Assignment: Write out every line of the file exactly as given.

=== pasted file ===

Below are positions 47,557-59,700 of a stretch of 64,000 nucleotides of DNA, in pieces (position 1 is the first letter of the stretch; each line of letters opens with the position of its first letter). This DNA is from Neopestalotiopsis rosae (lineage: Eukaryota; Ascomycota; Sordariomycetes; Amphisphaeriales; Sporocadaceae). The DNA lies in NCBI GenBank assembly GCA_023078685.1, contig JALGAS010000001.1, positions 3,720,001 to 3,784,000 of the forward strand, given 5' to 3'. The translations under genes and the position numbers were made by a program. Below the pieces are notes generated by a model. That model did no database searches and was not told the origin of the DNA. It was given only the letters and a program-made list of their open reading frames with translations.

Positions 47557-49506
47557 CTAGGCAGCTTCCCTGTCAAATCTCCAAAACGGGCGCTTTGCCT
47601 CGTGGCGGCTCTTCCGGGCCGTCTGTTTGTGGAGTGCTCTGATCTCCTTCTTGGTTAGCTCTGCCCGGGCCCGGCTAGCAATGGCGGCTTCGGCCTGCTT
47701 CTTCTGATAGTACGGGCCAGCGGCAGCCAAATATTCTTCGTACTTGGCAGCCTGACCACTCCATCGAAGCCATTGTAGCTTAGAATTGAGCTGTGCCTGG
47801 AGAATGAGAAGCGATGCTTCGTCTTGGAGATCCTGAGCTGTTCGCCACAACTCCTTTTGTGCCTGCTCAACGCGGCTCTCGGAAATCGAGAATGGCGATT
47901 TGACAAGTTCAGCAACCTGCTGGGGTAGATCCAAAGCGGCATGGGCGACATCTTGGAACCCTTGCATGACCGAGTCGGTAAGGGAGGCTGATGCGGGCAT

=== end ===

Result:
Below are positions 47,557-59,700 of a stretch of 64,000 nucleotides of DNA, in pieces (position 1 is the first letter of the stretch; each line of letters opens with the position of its first letter). This DNA is from Neopestalotiopsis rosae (lineage: Eukaryota; Ascomycota; Sordariomycetes; Amphisphaeriales; Sporocadaceae). The DNA lies in NCBI GenBank assembly GCA_023078685.1, contig JALGAS010000001.1, positions 3,720,001 to 3,784,000 of the forward strand, given 5' to 3'. The translations under genes and the position numbers were made by a program. Below the pieces are notes generated by a model. That model did no database searches and was not told the origin of the DNA. It was given only the letters and a program-made list of their open reading frames with translations.

Positions 47557-49506
47557 CTAGGCAGCTTCCCTGTCAAATCTCCAAAACGGGCGCTTTGCCT
47601 CGTGGCGGCTCTTCCGGGCCGTCTGTTTGTGGAGTGCTCTGATCTCCTTCTTGGTTAGCTCTGCCCGGGCCCGGCTAGCAATGGCGGCTTCGGCCTGCTT
47701 CTTCTGATAGTACGGGCCAGCGGCAGCCAAATATTCTTCGTACTTGGCAGCCTGACCACTCCATCGAAGCCATTGTAGCTTAGAATTGAGCTGTGCCTGG
47801 AGAATGAGAAGCGATGCTTCGTCTTGGAGATCCTGAGCTGTTCGCCACAACTCCTTTTGTGCCTGCTCAACGCGGCTCTCGGAAATCGAGAATGGCGATT
47901 TGACAAGTTCAGCAACCTGCTGGGGTAGATCCAAAGCGGCATGGGCGACATCTTGGAACCCTTGCATGACCGAGTCGGTAAGGGAGGCTGATGCGGGCAT